NDSU women's athletic director to retire in 2015
FARGO - The women's athletic department had two full-time coaches and a handful of part-time staff members when Lynn Dorn began her administrative career at North Dakota State. That was in 1976.
FARGO – The women’s athletic department had two full-time coaches and a handful of part-time staff members when Lynn Dorn began her administrative career at North Dakota State. That was in 1976.
On Friday, she announced her retirement effective March of 2015. It will bring to an end a successful run that started with a pioneering spirit when athletic director Ade Sponberg appointed her as the women’s athletic director.
Fast forward to the Division I mid-major machine of today and the growth is immeasurable.
“It’s been a lifestyle for me,” Dorn said.
Her lifestyle will not necessarily leave athletics when she leaves NDSU. She plans on watching her nieces and nephews play sports. She wants to spend more time with her father. She may help a niece with a start-up business in south Fargo.
She may try to do something to help girls get involved in sports.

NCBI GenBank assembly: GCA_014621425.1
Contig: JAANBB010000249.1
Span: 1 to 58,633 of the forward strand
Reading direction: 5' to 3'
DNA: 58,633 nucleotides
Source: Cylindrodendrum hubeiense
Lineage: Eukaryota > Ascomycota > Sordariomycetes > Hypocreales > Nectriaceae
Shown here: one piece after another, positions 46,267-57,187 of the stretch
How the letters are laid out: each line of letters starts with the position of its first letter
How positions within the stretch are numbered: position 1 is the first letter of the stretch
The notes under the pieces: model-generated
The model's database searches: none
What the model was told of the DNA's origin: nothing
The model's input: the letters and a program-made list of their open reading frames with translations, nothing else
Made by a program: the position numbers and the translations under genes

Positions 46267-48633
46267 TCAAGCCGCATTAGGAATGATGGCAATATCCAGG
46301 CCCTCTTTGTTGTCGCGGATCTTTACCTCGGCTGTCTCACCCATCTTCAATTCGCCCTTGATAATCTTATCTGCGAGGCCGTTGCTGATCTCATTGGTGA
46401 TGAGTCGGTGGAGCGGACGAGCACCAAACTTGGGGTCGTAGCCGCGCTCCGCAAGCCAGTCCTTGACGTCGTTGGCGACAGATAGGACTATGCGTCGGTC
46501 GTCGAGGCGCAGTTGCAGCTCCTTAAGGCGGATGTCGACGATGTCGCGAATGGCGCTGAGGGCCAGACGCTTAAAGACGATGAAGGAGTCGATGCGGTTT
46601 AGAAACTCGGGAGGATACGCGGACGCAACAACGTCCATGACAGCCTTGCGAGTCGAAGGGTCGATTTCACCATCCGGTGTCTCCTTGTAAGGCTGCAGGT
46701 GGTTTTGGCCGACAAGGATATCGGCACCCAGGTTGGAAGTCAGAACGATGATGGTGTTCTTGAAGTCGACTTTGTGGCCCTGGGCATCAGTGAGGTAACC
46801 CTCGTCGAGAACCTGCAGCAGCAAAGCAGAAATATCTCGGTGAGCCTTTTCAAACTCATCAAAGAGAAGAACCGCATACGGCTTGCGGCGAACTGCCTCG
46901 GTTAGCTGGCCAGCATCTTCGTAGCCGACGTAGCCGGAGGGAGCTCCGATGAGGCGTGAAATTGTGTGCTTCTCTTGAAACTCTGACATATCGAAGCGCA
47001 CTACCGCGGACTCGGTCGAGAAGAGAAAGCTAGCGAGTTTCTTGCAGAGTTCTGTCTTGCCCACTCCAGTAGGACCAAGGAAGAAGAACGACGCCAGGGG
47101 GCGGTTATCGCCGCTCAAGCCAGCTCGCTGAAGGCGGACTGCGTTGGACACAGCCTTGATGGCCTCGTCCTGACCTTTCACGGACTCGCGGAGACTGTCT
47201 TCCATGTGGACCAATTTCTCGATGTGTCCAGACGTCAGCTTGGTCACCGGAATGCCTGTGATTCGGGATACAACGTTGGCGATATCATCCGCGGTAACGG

“My real passion is to do something with young women and girls in the community and get them engaged to be involved and play,” Dorn said. “I think I need to redirect my energies.”
With NDSU beginning a second decade of Division I athletics, the timing was right, she said. In her tenure, NDSU teams won seven national titles, 62 North Central Conference championships, 36 Summit League titles and nine all-sports conference trophies.
Perhaps the first national title, a Division II women’s basketball championship in 1991, will stand out.
“It is a definition of a moment in time,” she said.
Her departure continues a recent trend of management and coaching overhaul at NDSU. Most notably, athletic director Gene Taylor resigned to take the deputy director of athletics position at the University of Iowa.
She said she had been thinking about retiring for a while. NDSU staff members were notified Friday.
“I just have so much energy and passion left, I’m just so blessed that I’m healthy,” she said. “You’re looking at another decade starting at NDSU and I said, ‘You know what, Lynn, now is a good time.’ ”
When she started, NDSU only had head coaches in volleyball and basketball. Those two programs evolved to elite Division II programs in the 1980s and 1990s with basketball winning five national titles.
The school began a Division I reclassification in 2003 and started a Division I schedule in 2004. The school has grown to be a Summit title contender in softball, men’s and women’s track and field and cross country, soccer, volleyball and golf.
About the only program that has lagged in the Division I era is basketball.
In her time, NDSU has had 138 All-Americans in six sports.
“But what it’s really been about is watching young people grow and mature,” she said.